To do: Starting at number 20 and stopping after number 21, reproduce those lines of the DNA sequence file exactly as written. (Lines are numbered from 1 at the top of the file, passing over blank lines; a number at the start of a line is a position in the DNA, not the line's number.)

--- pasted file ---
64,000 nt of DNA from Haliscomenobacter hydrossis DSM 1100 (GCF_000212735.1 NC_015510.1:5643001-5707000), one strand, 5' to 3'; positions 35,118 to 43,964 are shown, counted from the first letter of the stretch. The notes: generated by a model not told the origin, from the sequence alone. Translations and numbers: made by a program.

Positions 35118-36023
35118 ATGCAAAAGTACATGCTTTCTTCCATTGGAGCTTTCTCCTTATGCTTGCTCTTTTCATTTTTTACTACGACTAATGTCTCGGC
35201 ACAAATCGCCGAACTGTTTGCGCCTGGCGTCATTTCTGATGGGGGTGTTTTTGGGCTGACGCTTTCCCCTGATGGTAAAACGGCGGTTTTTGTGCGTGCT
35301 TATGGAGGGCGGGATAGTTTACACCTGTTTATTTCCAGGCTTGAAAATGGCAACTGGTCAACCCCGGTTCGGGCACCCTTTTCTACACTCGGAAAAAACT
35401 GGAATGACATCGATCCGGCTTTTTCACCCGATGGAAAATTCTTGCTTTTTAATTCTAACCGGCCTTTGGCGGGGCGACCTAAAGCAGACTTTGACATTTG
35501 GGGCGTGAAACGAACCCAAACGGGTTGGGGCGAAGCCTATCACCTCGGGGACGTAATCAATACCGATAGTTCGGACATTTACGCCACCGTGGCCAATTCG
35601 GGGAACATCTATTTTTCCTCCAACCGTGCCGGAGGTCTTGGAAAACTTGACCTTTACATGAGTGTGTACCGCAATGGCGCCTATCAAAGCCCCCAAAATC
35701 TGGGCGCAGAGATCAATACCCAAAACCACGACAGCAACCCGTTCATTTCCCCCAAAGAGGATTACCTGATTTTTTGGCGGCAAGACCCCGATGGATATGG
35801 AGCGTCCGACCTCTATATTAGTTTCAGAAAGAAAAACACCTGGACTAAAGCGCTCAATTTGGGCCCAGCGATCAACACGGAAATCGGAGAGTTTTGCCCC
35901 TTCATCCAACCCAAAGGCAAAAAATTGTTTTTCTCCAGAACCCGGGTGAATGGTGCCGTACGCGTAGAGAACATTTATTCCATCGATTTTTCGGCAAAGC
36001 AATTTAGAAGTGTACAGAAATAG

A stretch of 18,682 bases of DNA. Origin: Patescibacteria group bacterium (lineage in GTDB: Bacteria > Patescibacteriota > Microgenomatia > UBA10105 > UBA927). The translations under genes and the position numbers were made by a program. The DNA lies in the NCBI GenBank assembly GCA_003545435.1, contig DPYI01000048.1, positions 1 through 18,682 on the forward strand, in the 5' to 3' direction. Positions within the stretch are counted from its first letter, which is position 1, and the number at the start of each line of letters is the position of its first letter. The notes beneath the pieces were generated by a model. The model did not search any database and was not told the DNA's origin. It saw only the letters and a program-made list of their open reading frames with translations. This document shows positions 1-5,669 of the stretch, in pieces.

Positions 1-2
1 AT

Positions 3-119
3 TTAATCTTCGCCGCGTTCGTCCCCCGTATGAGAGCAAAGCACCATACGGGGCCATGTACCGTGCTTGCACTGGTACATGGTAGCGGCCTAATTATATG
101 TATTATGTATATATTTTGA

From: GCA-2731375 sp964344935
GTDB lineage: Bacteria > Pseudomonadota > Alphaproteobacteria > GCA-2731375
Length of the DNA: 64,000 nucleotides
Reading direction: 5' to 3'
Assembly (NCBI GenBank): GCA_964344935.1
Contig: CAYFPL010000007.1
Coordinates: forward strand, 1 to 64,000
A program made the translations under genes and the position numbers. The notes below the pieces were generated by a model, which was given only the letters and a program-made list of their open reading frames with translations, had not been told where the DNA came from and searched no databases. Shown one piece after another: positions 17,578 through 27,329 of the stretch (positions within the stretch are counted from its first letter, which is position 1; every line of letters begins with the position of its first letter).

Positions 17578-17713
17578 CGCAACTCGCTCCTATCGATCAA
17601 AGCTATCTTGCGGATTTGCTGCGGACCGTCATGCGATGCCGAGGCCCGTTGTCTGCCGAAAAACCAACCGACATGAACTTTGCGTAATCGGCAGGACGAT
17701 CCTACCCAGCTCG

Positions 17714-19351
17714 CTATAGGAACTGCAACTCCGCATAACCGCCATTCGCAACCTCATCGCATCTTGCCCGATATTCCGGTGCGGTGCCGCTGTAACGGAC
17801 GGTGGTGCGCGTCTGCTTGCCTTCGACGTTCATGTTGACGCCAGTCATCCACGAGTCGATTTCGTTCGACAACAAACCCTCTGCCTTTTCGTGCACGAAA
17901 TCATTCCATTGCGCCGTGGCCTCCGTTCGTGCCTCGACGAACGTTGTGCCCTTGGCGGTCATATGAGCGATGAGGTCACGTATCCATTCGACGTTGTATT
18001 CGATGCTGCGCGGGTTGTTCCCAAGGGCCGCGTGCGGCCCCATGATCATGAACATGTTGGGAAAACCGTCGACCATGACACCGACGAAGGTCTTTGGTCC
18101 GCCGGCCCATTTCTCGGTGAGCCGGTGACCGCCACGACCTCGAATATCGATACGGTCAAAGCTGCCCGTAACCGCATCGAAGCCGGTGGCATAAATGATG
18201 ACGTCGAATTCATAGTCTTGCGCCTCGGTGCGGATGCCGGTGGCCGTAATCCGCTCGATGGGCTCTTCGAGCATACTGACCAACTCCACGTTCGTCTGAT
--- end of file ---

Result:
GTDB lineage: Bacteria > Pseudomonadota > Alphaproteobacteria > GCA-2731375
Length of the DNA: 64,000 nucleotides